Monday, August 30, 2010

DIY Yogurt?

My son is obsessed with yogurt.  He'll cry and point to the container on the top shelf of the fridge, demanding a tasty yogurt snack.  My main problem with flavored yogurts is that they are loaded with sugar.

On July 20th, I was pondering plain yogurt in this blog.  I've since bought some more plain yogurt and ended up using some over the weekend.  I sweetened it with a little juice and some sugar added.  I'm not pleased that I had to use so much sugar, but my son gobbled it up! 

I wanted to come up with a way to get the boy to eat his yogurt without having to load it up with sugar.  I wondered if there were some other sweeteners that would be sufficient.  As is typical, I turned to the internet to do a little research.  I think I'll try a little honey to sweeten his next yogurt snack.

In my searching, I was sidetracked.  I came across several websites that explain how to make your own yogurt.  I first learned that you can make your own yogurt a few months ago from another blog, but I didn't pursue yogurt making at that time.  Though yogurt makers are on the market, I was pleasantly surprised to find that making yogurt doesn't require any additional equipment or appliances.

This site is probably one of the best ones I found.  It offers detailed instructions and photographs on how to make your own yogurt using items that you probably already have in your kitchen.  My husband patiently tolerates my hippie tendencies, but he doesn't get why I want to try my hand at yogurt making.  Call me crazy, but it sounds so unbelievably easy and I totally want to give it a try!

Have you every made yogurt in your kitchen?  Do you have any tips or advice?  I'd love to hear from you!


  1. I make my own yogurt once or twice a week. My kids love yogurt, so not only was it cost effective, and healthier, making my own was the only way I could keep it around. I started out making it in the crock pot, but ended up buying a yogurt incubator thingy. I have had much more consistent results with incubator.
    To sweeten it we usually make like a yogurt drink with 1/2 yogurt and 1/2 fruit juice (I give them that fruit and veggie V8 stuff - haha gotta sneak some veg in too). The kids drink that for breakfast just about every day. Sometimes I stir in a tablespoon or two of the 100% fruit jam if they want to eat it in a bowl. Honey sounds good too though.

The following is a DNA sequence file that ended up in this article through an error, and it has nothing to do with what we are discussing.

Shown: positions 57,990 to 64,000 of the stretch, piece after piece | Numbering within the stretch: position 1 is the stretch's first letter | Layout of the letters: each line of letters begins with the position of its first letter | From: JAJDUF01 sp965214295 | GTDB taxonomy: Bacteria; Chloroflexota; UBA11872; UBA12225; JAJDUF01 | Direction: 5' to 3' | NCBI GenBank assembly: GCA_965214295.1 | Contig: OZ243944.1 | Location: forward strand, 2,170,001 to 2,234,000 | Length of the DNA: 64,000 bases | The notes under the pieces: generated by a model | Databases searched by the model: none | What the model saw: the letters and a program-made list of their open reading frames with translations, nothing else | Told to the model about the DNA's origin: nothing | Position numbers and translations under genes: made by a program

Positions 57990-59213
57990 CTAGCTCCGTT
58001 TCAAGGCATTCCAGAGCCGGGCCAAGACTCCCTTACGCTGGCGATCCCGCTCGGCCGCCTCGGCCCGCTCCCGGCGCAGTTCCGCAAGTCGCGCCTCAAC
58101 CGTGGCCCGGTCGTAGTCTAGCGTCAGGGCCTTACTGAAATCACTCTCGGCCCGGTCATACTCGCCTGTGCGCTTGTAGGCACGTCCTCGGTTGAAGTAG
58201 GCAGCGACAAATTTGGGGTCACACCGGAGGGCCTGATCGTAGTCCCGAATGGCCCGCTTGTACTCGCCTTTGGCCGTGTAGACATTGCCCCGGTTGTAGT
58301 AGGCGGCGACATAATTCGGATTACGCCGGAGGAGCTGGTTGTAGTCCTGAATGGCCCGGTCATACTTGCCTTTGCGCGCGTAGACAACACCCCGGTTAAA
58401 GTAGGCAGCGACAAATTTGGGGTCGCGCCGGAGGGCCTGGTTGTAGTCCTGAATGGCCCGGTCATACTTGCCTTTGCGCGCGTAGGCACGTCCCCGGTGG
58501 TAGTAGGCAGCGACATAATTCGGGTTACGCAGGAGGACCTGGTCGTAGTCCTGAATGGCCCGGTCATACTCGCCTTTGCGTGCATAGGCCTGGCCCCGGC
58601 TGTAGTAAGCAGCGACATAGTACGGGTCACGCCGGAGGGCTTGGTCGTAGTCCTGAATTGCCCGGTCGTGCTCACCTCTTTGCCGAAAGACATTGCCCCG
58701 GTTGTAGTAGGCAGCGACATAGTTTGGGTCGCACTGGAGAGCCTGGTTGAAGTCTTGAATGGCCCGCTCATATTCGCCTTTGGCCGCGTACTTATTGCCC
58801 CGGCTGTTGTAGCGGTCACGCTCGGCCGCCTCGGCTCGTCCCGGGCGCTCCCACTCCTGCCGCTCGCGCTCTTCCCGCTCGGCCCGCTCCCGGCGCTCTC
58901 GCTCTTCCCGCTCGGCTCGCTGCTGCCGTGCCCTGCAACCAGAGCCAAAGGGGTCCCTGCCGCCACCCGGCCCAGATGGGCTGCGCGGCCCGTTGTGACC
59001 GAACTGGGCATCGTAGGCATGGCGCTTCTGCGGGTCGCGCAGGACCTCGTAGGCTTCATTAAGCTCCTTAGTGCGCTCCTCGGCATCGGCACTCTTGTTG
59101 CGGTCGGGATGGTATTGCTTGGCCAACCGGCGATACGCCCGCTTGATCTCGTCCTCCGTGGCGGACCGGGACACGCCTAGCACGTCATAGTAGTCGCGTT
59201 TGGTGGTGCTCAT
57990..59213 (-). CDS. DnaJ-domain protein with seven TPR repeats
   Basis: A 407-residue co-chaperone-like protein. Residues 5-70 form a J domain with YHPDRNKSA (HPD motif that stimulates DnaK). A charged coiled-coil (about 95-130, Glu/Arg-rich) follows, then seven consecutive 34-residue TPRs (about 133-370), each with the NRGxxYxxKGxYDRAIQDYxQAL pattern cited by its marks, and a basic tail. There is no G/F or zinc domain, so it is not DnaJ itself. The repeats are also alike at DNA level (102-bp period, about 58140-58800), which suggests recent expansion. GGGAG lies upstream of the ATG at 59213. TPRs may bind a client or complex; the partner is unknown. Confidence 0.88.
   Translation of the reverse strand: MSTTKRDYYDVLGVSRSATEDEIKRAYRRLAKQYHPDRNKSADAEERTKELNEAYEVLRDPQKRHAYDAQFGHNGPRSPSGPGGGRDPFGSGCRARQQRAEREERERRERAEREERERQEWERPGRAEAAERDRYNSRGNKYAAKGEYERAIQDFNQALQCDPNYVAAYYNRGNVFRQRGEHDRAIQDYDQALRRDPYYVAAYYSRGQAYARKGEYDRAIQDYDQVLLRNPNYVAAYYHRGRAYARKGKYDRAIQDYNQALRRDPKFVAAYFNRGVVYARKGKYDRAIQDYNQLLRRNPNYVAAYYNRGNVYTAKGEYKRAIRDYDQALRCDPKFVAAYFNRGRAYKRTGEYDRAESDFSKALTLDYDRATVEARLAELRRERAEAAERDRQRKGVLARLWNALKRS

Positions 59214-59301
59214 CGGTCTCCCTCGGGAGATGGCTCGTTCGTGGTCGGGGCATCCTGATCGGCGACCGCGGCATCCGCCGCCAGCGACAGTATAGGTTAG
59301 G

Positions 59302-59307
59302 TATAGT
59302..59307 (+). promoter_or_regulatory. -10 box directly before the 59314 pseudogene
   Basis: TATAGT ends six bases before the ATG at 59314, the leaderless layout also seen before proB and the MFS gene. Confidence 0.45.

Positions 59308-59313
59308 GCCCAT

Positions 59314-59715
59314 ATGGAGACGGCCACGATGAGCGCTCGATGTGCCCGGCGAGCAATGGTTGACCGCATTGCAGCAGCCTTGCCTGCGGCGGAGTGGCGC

oh, and I always warm my milk in the microwave :hide: so much faster and easier.

  2. Thanks for the info, Jenny! I love your yogurt & V-8 "smoothie" and fruit jam sweetener ideas!

    How did you make it in the crock-pot? What brand/style of yogurt maker do you have? Do you really like it? I was looking at a bunch on Amazon over the weekend and they just don't seem that necessary and some seem like they'd be a downright pain! Also, how do you find it easier to make: in several small containers or in one large container? Thanks!

  3. I got the yolife
    It makes small jars, which it comes with. But, most of the time I use the taller lid and mason jars. We tear through yogurt so fast that I would have to make yogurt every other day if I stuck with the little jars. I liked the yolife one because it came with glass jars (I didn't like the idea of long time heating in plastic), and the option to use other jars with the second lid. I love it. What I do is:
    pour milk into 4 mason jars.
    heat in microwave to 180ish.
    cool to 100-110.
    stir in about a table spoon of existing yogurt per jar.
    incubate anywhere between 8 and 14 hours.

    Oh I should add that sometimes I stir in milk powder to thicken it up/make it smoother. Last time I started over with new store yogurt I got the European yogurt from TJ's and it is a nice culture that I don't think needs the milk powder. But as the culture ages I will probably go back to adding the powder milk.

    I originally got started making yogurt from Brandi on meetup. She makes it in the crock pot exclusively, and I think sees me as a bit of a yogurt sissy for getting the yogurt maker. Basically, it is the same process, but instead of the incubator, or using the heating pad, you wrap up the crock from your crock pot in towels and stick it in the oven overnight. I have heard that if you leave the oven light on it keeps it warm enough in the oven to maintain the constant 100ish degrees that the yogurt needs to culture. I don't know what I was doing wrong, I think it was maybe the oven at the old rental place, but sometimes it would come out beautiful yogurt in the morning and other times it would still be milk.

    I'm not one for buying lots of kitchen appliances that only do one dedicated task, but I have never once regretted getting the yogurt maker.

  4. Awesome info, Jenny! Thank you so much!

    Your input has given me the final push to try my hand at yogurt making. I don't know whether I'll use the heating pad, the slow-cooker crock in the oven, or buy a yogurt maker yet, but I'm definitely going to do this. I'll update after I try it and let you know how it goes!

  5. Hehe, I thought of you today as I was making yogurt. Glad to hear that your going to give it a go.